Frederic Oudea is furious about the treatment Société Générale has received over the past few days, as unsubstantiated gossip wiped 20 per cent or more off the value of his bank at times. He wants regulators to investigate.
One can understand the anger, but the fact the rumours did so much damage so fast to SocGen just underlines how perilously close we now are to a return of the credit crunch.
Why SocGen? Well, partly because it is French, and that country's sovereign debt is in focus right now. Partly because it has had one profits warning already this year. Partly because of the misinformed gossip. And partly because analysts say it has more short-term funding to roll over than many other European banks.
The latter factor is crucial, for the credit crunch was about liquidity rather than solvency. Northern Rock came unstuck because it was dependent on rolling over borrowings from month to month. When the availability of borrowing dried up, the bank very quickly ran out of cash.
No European bank today has the sort of exposure to the wholesale funding markets that did for Northern Rock. But banks do depend on functioning credit markets in order to resolve the conflict between the short-term nature of their liabilities – their customers' deposits – and the long-term profile of their assets – the loans they have made. If credit markets stop functioning, that conflict becomes harder to manage.
We are not in that position yet. But the spike in overnight lending to banks revealed by the European Central Bank yesterday suggests that many eurozone institutions are now finding their funding lines more difficult – or expensive – to access.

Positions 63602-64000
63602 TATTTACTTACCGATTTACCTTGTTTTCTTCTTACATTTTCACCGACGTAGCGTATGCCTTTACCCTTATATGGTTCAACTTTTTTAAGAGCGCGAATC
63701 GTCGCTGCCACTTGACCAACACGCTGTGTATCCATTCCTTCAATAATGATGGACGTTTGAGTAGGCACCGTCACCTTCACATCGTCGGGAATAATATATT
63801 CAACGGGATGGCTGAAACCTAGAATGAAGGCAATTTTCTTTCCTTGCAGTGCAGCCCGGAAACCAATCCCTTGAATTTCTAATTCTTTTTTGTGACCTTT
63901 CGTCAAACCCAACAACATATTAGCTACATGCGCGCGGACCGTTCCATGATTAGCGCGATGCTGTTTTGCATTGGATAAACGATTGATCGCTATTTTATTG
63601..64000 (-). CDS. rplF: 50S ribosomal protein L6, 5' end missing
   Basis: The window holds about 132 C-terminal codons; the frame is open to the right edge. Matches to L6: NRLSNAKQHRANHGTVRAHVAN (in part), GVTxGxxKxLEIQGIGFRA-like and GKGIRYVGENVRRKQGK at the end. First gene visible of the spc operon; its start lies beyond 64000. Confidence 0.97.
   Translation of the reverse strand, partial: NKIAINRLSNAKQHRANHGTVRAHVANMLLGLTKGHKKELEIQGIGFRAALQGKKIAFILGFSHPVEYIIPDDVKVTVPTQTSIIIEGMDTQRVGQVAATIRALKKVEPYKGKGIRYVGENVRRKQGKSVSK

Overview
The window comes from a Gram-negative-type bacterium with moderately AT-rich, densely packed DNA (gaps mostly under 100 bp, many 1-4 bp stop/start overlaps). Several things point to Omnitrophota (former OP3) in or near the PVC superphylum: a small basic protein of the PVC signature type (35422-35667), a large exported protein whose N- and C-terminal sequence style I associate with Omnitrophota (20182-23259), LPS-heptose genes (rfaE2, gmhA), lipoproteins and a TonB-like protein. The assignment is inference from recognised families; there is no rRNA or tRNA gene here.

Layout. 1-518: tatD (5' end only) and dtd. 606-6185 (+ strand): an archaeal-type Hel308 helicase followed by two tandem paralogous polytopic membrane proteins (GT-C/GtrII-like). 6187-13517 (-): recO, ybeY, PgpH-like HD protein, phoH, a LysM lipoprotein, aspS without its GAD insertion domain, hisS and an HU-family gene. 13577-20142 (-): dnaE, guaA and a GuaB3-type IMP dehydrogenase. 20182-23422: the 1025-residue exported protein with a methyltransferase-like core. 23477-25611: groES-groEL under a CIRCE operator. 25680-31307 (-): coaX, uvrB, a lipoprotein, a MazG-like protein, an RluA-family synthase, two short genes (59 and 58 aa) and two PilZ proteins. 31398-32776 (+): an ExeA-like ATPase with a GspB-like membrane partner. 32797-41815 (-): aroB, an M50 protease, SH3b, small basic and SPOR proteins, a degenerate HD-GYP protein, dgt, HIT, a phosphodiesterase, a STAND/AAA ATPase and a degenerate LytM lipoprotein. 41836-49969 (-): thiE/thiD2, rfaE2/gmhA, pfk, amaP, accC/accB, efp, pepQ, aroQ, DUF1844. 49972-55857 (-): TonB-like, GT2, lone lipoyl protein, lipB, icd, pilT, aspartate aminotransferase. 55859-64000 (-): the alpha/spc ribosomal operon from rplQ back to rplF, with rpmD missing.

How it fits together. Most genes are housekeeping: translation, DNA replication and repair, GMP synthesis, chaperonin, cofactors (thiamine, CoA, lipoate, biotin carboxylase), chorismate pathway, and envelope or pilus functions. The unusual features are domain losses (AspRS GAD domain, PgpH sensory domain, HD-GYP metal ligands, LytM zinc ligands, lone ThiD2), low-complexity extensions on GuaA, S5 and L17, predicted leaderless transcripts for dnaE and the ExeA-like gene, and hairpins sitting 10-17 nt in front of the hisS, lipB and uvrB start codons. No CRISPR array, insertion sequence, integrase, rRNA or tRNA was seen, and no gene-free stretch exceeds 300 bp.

What will really worry Mr Oudea is that in these market conditions, gossip, however misinformed, can become self-fulfilling. Rumours that a bank has a funding difficulty prompt other lenders to withdraw credit and the market freezes up before the rumours can be disproved. "People are scared," Mr Oudea told French radio yesterday. That is the problem.
It is hugely welcome that home repossessions are falling rather than rising, despite the crunch on household incomes we have seen during the first half of this year.
We should not be complacent, however. For one thing, the banks' policy of forbearance stores up trouble for the future. For another, historically low interest rates, which have kept the cost of mortgages down, cannot stay at this level forever.
In the past, repossessions have always spiked up during recessions and receded as the economy has recovered. This time around, that profile is set to be reversed.Reuse content